PHL must shift to renewable energy, says Caritas exec

Jan. 30, 2017

DAVAO CITY, Philippines—The country must shift from coal to renewable energy, an official of the Caritas Philippines said Monday.

Fr. Edwin Gariguez, national secretariat for Social Action and Caritas Philippines executive secretary, issued this statement during the energy forum dubbed as the “Catholics & Coal” conference in Chicago, Illinois.

Hosted by the Center for World Catholicism and Intercultural Theology of De Paul University, the forum draws on Catholic Social Teaching to connect the American Church’s experience with the issue to the situation facing the Church in the global South.

“The issue of coal mining and the operation of coal fired power plants all over our country is causing an alarming concern because of their harmful impacts,” he pointed out.

He claimed that the extraction and utilization of fossil-fueled energy sources have caused damages to the environment, health, and livelihood of poor communities.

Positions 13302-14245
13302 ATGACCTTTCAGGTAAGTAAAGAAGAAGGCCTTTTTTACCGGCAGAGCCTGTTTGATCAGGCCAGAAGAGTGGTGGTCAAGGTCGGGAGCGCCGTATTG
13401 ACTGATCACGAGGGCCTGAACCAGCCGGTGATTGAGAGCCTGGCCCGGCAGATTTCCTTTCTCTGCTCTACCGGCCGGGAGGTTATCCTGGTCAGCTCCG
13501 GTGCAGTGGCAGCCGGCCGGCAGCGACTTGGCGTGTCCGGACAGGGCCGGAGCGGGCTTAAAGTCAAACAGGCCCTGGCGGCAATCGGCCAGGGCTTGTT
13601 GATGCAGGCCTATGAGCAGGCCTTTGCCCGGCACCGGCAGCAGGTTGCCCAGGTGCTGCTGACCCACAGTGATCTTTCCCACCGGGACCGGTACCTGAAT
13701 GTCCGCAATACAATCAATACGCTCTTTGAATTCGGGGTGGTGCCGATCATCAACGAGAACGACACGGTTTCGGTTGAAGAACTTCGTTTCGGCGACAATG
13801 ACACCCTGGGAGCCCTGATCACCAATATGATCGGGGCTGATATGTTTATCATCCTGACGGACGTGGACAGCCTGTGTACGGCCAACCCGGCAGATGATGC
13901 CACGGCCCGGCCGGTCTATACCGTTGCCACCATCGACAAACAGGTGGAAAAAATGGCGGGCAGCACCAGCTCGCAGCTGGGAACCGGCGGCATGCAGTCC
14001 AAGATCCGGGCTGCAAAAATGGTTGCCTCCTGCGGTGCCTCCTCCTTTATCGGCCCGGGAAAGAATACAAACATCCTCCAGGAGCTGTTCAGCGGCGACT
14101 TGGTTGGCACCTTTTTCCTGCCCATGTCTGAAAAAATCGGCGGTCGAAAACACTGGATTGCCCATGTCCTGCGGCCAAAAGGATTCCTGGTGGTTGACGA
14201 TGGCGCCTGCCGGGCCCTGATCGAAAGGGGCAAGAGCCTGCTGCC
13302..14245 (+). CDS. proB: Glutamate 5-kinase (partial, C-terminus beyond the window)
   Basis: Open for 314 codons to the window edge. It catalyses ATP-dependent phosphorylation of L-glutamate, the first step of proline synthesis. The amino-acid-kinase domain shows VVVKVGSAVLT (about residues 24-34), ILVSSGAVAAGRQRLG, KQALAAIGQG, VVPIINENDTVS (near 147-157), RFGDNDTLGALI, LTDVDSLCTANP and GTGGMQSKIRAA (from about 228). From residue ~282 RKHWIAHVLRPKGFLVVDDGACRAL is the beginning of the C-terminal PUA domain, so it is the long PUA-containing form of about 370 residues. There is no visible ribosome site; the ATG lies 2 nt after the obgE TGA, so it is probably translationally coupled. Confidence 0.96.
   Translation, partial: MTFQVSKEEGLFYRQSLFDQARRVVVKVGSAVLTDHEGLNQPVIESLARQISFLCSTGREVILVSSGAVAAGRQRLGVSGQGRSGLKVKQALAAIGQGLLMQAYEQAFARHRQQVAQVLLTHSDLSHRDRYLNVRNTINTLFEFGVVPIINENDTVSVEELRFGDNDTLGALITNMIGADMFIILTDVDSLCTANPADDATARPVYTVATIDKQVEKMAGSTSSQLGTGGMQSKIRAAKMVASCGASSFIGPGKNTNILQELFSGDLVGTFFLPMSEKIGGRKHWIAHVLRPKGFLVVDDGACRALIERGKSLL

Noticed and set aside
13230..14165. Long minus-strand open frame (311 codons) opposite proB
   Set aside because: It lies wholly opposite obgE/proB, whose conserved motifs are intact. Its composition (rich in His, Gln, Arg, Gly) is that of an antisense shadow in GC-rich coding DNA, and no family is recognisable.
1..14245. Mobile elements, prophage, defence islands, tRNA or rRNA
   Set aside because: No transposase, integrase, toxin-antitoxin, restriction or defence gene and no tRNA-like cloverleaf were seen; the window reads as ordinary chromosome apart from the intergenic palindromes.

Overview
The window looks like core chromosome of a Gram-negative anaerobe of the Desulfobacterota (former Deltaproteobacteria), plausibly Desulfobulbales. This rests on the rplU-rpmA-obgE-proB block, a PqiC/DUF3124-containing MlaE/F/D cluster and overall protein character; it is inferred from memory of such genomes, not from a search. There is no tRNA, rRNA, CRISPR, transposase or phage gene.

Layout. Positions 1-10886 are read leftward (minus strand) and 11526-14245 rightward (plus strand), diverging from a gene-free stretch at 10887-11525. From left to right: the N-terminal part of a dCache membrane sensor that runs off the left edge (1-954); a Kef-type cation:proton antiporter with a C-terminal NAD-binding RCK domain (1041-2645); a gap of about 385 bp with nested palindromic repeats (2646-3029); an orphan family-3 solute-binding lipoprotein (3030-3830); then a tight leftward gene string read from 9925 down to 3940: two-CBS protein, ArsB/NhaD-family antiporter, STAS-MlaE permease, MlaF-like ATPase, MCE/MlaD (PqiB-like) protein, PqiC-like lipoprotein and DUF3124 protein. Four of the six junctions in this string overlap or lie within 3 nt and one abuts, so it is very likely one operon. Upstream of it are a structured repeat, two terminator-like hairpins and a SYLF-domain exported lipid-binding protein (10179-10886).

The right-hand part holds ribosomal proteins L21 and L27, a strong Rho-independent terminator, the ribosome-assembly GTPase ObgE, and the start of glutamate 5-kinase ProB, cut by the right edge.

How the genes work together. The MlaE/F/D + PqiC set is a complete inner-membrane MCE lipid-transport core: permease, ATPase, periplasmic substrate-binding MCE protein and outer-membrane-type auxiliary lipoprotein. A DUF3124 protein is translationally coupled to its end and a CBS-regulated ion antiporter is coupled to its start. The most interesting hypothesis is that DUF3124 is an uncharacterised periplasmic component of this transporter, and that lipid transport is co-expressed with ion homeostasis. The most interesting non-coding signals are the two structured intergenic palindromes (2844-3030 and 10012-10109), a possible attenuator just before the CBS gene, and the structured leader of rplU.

According to Gariguez, the longest-running coal mining project in the country is the coal mining in Semirara Island, Antique. He said the coal mining operation has led “to immeasurable ecological destruction, including the destruction of hectares of mangroves due to clearing operations, land reclamation, dumping of infills, and siltation.”

Apart from the ecological destruction, it has also affected the residents relying on fishing and seaweed farming for food security and livelihood as “toxic chemicals build up in surrounding waters, increase of cancerous particulate matter in the water and air….and loss of coral areas owed to dumping of infills and pollution.”

Citing a 2015 data from the Department of Energy, Gariguez said the Philippines is “becoming more heavily dependent on coal, contributing 44.5-percent to the power generation mix.”

“This is in total contradiction to the global consensus in the Paris climate conference, and an outright inconsistency with the country’s commitment in its Intended Nationally Determined Contribution (INDC) to cut 70-percent of its carbon emission by 2030,” Gariguez said.

Presently, there are19 existing coal-fired power plants operating across the country. At least 39 more coal-fired power plants are expected to be operational by 2020, he added.

Gariguez, however, said that “even without new dirty and harmful energy projects, the country can still fulfill its energy demands by building alternatives.”

As of September 2015, he said a total of 682 renewable energy projects have been approved with a potential generating capacity of 13,574.68 megawatts, while 242 more contracts are still pending for approval. (

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